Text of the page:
So many secrets lie buried within this living museum that even locals don’t have a clue.
Text & Photography by Jan Yong
Being born and bred in Kuala Lumpur, I’d thought I knew a lot about Chinatown as my mother used to take me there for shopping decades ago. I know about Chinatown’s most famous soya bean stall, Kim’s Soya Bean, which has been around for over 50 years or longer, and is now run by the founder’s descendants; as well as many other famous eateries there. And even a salon which has been in operation for over 40 years.
That is until I met tourist guide extraordinaire Jane Rai, who lifted my knowledge of Chinatown to the next level. Not your usual tourist guide, Jane has done extensive research on the history of this storied district in KL, the oldest in KL after the one at the Old City Centre where the Sultan Abdul Samad Building stands.
A 3-hour group walking tour led by Jane made me realise I didn’t even know half the history of the place. And that’s only a slice of the full history of Chinatown. Well, did you know that Petaling Street was once called ‘The Monte Carlo of KL’ due to a proliferation of opium and gambling dens, as well as being a hub of prostitution? But contrary to popular belief, people then used opium sparingly and addiction wasn’t an issue, so there was no stigma attached to it.
As the oldest Hindu temple in Kuala Lumpur, the Sri Mahamariamman Temple attracts hordes of visitors before the Movement Control Order took place. Currently, it only allows entrance to a limited number of devotees. There is an interesting story as to why a big Hindu temple was built there, right inside Chinatown. Jane’s walk will provide a very captivating take on that.
Opposite the temple is a row of shophouses and behind them is a wide open space (now used as a car park) that used to house a cinema, quite incongruously named as Madras Lane Cinema – which has never screened any Indian movies.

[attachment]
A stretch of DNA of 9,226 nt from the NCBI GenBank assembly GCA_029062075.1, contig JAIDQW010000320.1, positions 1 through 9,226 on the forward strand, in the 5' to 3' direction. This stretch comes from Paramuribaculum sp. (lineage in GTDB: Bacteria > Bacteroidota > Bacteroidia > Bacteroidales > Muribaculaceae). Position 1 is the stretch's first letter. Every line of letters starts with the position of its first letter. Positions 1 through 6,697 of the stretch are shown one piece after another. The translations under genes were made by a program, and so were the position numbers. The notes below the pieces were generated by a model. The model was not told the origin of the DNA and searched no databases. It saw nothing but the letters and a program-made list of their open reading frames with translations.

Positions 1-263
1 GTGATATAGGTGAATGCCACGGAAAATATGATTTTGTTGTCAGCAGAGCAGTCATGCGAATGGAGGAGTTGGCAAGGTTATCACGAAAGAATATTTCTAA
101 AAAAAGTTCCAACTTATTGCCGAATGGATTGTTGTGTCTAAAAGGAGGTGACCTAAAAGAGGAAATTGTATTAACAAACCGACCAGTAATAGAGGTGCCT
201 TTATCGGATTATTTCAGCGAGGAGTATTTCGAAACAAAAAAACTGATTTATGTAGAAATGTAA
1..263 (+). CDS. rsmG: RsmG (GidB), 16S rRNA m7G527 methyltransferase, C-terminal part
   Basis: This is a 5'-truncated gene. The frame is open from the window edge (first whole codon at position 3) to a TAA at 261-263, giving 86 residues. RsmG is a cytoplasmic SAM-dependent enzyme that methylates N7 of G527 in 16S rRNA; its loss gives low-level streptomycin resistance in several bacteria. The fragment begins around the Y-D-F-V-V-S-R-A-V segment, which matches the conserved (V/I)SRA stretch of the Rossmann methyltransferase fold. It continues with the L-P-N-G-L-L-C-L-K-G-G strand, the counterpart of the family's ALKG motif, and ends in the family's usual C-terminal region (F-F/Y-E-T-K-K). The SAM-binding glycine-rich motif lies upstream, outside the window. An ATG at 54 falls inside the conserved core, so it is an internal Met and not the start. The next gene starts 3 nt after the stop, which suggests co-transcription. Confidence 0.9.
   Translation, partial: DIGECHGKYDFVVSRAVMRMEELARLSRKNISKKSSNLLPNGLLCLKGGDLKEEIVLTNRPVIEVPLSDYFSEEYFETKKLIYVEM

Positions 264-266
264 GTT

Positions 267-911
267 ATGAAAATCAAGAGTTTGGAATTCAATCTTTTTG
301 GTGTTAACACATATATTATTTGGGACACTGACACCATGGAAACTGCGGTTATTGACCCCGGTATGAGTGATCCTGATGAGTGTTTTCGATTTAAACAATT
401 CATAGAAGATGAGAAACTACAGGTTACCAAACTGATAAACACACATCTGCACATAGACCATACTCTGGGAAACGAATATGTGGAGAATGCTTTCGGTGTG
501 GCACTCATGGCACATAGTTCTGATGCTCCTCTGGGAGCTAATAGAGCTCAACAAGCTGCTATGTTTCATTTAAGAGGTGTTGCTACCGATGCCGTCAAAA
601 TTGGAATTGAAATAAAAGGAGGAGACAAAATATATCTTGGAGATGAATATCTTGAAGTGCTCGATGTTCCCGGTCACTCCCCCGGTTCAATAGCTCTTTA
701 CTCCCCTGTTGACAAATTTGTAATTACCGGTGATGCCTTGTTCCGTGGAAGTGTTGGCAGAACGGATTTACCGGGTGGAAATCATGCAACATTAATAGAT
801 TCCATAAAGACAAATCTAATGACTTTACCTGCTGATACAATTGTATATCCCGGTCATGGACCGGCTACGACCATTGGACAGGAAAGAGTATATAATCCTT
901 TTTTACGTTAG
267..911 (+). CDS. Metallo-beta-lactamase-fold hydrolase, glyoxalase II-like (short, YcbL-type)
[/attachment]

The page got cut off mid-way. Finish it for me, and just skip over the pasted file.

Upon digging further, Jane postulated that the name ‘Madras’ was used probably because the people constructing the cinema were mostly from Madras at the time. Hence, as a token of appreciation, their hometown’s name was inscribed there forever, until the cinema got demolished.
Also, not many know that there is a Sikh temple along Jalan Balai Polis – a legacy from the days when Sikhs were recruited as police officers. It’s still operating today – offering the traditional free meals on Sunday mornings to everyone regardless of their religion.
Next to the Madras Cinema location is a narrow alleyway called Madras Lane Market which was originally supposed to temporarily house traders from the nearby Central Market. The latter was then undergoing a massive refurbishment to convert it into a modern handicraft centre.
Having settled there for a few years, the traders decided to stay put since they would lose their customers if they were to move elsewhere. It is now home to a number of stalls selling hawkers fare such as chee cheong fun, curry laksa, and taufu, as well as wet market staples like vegetables, fish and live chickens that are slaughtered on the spot.
Along the same road further down towards Public Bank are some of the oldest florists in Malaysia. They have been around for decades and some of their regular clientele have been with them for that much length of time too.
And if you walk past a few Chinese medical halls, you would perhaps not realise that one of them, the 75-year-old Kien Fatt Medical Store is one of the oldest suppliers of Chinese herbal preparations in KL.
There are many tradesmen who have been plying their trade for decades in this part of town. Count it your lucky day if you managed to talk to them, many of whom are well into their 60s and 70s.
But my favourite is the half shop and the 3-in-1 shop along Petaling Street. In the case of the former, one half of the shop consists of a restaurant, Poh’s Tau Fu Fah, which serves desserts and typical main meals but in a very atmospheric ambiance filled with antiques that tell the story of Chinatown, in parts. It’s almost like you have gone back in time 100 years.
Next on the menu is the 3-in-1 shopfront – but you would need to go on one of the walks to know the exact location of the secret bar. There are still a lot more secrets to uncover in Chinatown and the walking tour founded by Jane is a good start.
And by the way, if you want a good view of all four iconic buildings in KL – KL Tower, Petronas Twin Towers, The Exchange 106 and the still-under construction Merdeka 118, go up to the 8th floor of Four Points by Sheraton Kuala Lumpur Hotel. You can even catch a good view of Chin Woo Stadium and its Olympic-sized swimming pool that was once an iconic institution in its heyday.
Oh, and I almost forgot. There is a back lane where racks and racks of ducks are hung to dry. It’s another one of those open secrets that even many locals don’t know about.
Jane’s Free Walk Kuala Lumpur Unscripted is tip-based. Register at Facebook, 019-699 2668 (WhatsApp only) or E-mail: booking@ freewalkkualalumpurunscripted.com